What Does Archaeology Mean to a Lay Person?

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Stuart Barron (volunteer)

What does archaeology mean to a lay person?

To me, it meant people digging holes and sometimes finding bits of old pot, iron or perhaps a few animal bones. Then along came Time Team.

Time Team changed my perception of archaeology from the day I first saw it on television until I knew better. Was this the real thing? Was it just a case of getting a digger, digging a massive trench, and celebrities just happening to find lots of things? Surely it wasn’t that easy. How did they know where to dig, because they always seemed to find something of importance? I could understand if they had dug in the city I was brought up in, if they were allowed, but most of the sites they were on were in the middle of nowhere! How did they find them? I didn’t have any idea.

 

How did my interest in Archaeology start?

I have always had an interest in history. When I was at school, we had the opportunity to visit various museums housing artefacts that were spread across the centuries, from the Iron Age all the way through to the 60’s. It was then I realised that I would really like to get involved. However, I travelled, had a family and worked shifts. All these things, I said, got in the way of my interest in how people lived in times gone by. I tried to keep up but did not really start taking an active part in archaeology until I started working days and was able to use a holiday and the odd weekend to really get involved. This is when I started to increase my understanding and seek the answers to my questions.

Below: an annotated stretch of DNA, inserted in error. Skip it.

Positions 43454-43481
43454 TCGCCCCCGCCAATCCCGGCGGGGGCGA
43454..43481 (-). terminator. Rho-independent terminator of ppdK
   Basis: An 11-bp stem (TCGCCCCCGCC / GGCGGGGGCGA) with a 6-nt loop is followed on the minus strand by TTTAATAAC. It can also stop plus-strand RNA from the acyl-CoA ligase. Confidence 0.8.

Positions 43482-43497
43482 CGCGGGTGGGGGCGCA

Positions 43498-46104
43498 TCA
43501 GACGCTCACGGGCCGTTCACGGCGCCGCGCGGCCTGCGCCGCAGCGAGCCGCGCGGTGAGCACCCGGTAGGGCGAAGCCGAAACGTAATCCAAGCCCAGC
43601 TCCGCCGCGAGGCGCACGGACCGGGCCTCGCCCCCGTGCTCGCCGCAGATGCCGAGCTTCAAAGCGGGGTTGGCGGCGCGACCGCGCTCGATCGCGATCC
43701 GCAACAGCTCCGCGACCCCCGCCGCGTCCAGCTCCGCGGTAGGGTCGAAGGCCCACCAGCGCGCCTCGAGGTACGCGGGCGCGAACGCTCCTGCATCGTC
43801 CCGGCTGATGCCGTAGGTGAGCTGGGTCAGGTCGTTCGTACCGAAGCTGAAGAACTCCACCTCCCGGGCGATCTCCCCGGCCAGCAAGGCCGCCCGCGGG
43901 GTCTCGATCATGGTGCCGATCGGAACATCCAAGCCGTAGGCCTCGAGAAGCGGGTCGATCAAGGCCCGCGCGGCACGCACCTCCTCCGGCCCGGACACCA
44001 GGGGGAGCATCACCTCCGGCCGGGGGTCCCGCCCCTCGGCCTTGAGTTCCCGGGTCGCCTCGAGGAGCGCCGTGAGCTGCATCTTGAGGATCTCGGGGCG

"I have recently had the opportunity to be a volunteer working with experts from NAA in their specialised fields of archaeology. I found them to be good teachers who work in various weather conditions in order to get to the bottom of what has been left behind."

It’s a Learning Curve

I managed to learn how to use a trowel, that a digger isn’t the first thing that is called to site, that a test pit is more normal that a 100-metre trench, and that treasures aren’t always found. However, what we do find gives us an insight into how people lived and died in the past.

I have recently had the opportunity to be a volunteer working with experts from NAA in their specialised fields of archaeology. I found them to be good teachers who work in various weather conditions in order to get to the bottom of what has been left behind. They have given me the chance to use equipment that I have only seen on television and answer the questions I didn’t dare ask before.

I now know how to use a plane table, how to draw plans, how to carry out GPS plotting and geophysics. It’s been a hard but very interesting journey from the test pits in Bainbridge, back to Bainbridge via Thornton Rust, Green Side and Hawes, made much easier and more enjoyable by the hard working and friendly staff from NAA.

If my short story inspires anyone to volunteer, even in a small way, I am sure they will experience a totally new way of looking at archaeology and make friends with a similar passion.

All text supplied by Stuart Barron. If you have volunteered with us in the past and would like to share your experiences, or if you are interested in volunteering with NAA on future projects, get in touch at community@naaheritage.com

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